Angelic Warrior is a veritable almanac of the alto saxophone in contemporary mainstream jazz. Tia Fuller gives her distinctive sound a full and exhilarating workout, with bop (“Cherokee”), Coltrane-esque modal jams (“Royston Rumble”), Caribbean flavor (“Descend to Barbados”), sax-bass-drums trio (“So in Love”) and even vocal accompaniment (“Body and Soul,” featuring Dianne Reeves).
Fuller brings three secret weapons to the mix: a ferocious rhythm section (her sister and brother-in-law, pianist Shamie Royston and drummer Rudy Royston, bassist Mimi Jones and guest Terri Lyne Carrington); bassist John Patitucci, whose guitarlike electric piccolo bass here puts him on the frontline; and her own experience working in poppier realms with the likes of Beyoncé and Esperanza Spalding. The lattermost manifests clearly in the music’s gloss and textures, as on “Ralphie’s Groove” and “Tailor Made.” It also tightens her compositions and arrangements. The melody-harmony integration in “Lil Les” is as solid as it gets, and without being tame: It’s offset by Fuller and her sister trading 16s, progressively upping the rhythmic ante.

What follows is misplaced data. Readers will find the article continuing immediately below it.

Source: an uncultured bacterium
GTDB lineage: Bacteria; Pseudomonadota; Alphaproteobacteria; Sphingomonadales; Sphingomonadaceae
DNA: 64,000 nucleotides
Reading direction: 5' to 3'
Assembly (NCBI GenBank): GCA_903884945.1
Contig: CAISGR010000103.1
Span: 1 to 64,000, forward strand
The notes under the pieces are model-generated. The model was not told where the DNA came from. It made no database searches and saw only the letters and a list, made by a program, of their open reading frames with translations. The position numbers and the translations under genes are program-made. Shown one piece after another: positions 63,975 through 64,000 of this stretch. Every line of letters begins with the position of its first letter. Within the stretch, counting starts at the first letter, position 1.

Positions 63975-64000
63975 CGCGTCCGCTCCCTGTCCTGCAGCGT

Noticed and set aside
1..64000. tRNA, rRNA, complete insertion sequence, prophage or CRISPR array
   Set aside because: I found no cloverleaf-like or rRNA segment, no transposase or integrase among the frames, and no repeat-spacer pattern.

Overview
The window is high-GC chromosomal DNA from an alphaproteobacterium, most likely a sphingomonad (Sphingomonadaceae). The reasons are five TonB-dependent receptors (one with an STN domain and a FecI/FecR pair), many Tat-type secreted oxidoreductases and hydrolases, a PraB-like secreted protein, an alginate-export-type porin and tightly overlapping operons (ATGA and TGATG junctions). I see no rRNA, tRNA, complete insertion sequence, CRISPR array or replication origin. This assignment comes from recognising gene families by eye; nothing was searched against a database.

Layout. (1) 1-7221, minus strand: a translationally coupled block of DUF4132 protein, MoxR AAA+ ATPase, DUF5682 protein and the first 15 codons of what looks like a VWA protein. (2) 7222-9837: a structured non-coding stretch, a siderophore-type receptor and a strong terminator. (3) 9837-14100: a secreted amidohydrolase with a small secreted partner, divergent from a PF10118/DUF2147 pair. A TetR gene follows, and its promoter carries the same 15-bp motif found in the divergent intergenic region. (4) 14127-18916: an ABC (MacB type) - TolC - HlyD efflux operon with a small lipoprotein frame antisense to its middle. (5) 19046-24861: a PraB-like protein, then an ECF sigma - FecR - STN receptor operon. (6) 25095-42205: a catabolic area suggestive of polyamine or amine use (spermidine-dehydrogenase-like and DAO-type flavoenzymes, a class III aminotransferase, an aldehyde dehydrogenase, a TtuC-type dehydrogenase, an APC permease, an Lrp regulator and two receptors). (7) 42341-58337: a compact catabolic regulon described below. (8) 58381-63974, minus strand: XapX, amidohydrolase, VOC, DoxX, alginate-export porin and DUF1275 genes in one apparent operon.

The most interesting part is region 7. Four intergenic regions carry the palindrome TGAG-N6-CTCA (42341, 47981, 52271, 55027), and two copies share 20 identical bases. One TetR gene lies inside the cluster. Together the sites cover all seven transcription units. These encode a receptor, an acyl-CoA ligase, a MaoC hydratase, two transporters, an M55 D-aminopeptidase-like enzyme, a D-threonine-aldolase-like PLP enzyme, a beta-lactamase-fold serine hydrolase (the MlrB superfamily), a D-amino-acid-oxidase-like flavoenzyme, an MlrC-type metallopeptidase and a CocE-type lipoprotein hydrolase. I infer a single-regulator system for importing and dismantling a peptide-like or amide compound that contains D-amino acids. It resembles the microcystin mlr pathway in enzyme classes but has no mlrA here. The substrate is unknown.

Fuller’s sax chops, however, remain the cannon in the arsenal. She has remolded the post-Kenny Garrett alto lineage in her own unique image. Mellow enough to duet with Patitucci on three tunes and with Shamie Royston on two, she also demonstrates tremendous timbral muscle on “Lil Les.” And Fuller shows off her dizzying melodic imagination on “Simpl-City,” and shrewdly navigates “Cherokee”‘s changes at a breakneck funk tempo. It’s quite a ride.Originally Published